If you use a court server to serve devorce papers because of a no show is it likely they can retrial claiming they never got it

Asked about 3 years ago - Beaumont, TX

if you use a court server to serve someone in a divorce and the never show up and get a default is it likely if they file for retrial on basis they never get served likely to be granted

Attorney answers (2)

  1. Christopher Jay Harding

    Contributor Level 15

    Answered . Depends... if the person was personally served, the Court isn't going to let them off easily on that basis. But there are a lot of jurisdictional hoops that must be jumped through to make sure everything went properly. You should take the papers and case to a lawyer and speak with them about the situation. Once an attorney views the papers and the court's register of actions, you will have a better answer.

    This answer is intended for informational and educational purposes only and should not be considered legal advice... more
  2. Michael David Wysocki

    Pro

    Contributor Level 8

    Answered . First, we will assume that when you refer to a "court server" that you are referring to a sheriff or constable through the court. Service can also be accomplished through a private process server, which tends to be more expeditious, but costs more. "Service" is a term used to describe the formal process by which a petitioner (person filing for divorce) gives the respondent (person being served) notice that a divorce has been filed. The purpose of service is to give the court jurisdiction over the respondent, to satisfy due-process requirements of the Constitution, and to give the respondent the opportunity to appear and defend the case.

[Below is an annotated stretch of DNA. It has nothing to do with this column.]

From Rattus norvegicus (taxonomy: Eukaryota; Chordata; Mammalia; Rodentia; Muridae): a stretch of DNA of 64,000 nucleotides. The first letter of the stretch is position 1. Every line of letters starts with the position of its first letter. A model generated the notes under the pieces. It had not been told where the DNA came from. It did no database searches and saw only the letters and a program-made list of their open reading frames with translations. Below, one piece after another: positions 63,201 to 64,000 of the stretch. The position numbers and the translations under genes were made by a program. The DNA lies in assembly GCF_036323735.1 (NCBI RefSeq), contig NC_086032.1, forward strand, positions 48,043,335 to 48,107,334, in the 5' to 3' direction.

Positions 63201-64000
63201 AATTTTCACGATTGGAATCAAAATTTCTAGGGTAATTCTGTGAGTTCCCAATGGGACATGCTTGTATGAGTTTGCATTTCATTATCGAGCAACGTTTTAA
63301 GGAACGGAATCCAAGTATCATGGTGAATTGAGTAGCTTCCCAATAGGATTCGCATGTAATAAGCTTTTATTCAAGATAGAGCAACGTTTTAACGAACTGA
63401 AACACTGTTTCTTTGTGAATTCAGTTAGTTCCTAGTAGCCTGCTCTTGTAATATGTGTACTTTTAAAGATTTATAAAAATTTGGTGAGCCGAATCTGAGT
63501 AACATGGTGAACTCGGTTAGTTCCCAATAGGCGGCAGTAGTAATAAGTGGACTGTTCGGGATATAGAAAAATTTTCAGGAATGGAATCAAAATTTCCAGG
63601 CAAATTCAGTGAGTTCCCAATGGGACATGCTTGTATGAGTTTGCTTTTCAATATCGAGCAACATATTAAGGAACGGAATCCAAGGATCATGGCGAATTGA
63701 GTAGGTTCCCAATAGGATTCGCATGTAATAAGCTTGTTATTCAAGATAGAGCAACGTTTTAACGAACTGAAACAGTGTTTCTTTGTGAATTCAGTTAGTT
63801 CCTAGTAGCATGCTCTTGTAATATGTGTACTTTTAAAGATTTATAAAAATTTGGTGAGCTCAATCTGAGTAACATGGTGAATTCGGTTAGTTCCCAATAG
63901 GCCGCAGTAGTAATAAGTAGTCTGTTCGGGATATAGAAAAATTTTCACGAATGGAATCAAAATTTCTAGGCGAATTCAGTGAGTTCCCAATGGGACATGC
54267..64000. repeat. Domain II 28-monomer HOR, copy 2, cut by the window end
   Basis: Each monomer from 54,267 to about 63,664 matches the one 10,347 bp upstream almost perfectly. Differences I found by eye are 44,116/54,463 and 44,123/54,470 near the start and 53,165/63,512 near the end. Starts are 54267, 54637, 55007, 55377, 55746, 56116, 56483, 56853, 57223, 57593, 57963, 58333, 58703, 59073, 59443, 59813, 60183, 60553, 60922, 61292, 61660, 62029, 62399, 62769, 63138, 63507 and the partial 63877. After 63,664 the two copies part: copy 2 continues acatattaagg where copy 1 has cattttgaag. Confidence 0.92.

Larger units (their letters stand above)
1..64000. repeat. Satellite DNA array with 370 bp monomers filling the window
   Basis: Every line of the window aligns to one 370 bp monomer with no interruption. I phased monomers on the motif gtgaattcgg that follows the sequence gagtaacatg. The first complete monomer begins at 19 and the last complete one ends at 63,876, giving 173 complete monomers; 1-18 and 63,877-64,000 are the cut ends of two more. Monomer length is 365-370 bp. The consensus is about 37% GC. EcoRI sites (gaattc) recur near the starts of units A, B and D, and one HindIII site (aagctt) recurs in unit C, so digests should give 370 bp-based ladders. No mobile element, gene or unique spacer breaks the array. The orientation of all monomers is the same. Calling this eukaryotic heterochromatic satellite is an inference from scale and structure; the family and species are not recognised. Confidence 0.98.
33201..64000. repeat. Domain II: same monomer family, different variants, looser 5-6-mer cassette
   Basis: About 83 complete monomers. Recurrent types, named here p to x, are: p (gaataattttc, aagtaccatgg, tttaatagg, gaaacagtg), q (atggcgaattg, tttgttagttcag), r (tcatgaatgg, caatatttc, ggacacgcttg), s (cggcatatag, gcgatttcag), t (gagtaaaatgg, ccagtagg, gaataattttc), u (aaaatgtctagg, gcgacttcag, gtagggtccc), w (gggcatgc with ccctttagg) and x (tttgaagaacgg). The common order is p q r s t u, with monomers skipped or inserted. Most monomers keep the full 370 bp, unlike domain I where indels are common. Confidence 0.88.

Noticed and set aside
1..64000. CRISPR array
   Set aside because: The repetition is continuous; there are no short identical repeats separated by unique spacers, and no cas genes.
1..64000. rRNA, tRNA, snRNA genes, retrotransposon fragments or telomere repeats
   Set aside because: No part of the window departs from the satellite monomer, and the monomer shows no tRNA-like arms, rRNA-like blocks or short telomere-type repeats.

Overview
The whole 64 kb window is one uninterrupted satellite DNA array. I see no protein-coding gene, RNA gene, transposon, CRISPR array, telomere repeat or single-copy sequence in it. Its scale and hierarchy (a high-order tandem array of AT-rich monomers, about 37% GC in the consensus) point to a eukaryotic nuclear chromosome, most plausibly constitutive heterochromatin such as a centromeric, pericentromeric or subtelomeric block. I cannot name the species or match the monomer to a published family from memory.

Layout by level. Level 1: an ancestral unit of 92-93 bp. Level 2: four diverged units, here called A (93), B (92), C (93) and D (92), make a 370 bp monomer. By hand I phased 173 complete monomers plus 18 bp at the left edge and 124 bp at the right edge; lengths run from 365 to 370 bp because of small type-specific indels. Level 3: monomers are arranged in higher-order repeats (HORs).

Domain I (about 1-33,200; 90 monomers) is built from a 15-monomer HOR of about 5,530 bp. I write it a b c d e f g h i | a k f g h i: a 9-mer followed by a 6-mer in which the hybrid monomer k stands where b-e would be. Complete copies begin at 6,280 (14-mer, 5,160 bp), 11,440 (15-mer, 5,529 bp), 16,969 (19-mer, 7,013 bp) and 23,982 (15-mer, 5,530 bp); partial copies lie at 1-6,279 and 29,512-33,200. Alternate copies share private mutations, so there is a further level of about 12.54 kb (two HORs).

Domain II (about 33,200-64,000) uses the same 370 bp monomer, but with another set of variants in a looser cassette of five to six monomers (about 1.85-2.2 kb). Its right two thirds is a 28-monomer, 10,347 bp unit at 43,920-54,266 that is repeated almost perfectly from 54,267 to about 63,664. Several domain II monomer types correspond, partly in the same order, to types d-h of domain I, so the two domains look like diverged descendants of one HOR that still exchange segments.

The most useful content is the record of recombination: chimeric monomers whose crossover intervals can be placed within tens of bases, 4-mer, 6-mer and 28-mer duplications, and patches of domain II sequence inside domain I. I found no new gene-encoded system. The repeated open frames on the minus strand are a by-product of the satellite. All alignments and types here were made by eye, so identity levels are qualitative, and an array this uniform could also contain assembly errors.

Second, we will assume that all of the rules for issuance of citation, the service of process, and the return of process were followed. These rules are very important, especially in cases where the court renders a default judgment (no show). Appeal of a no-answer default judgment will be reversed (granted) unless there is strict compliance with the rules.

    Making these assumptions, the respondent’s only argument for a new trial would be that the failure to file an answer was not intentional or the result of conscious indifference but was due to mistake or accident. The respondent will need to give the court a good reason as to why no answer was filed. Without a strong and convincing reason, the court will be unlikely to grant a new trial.

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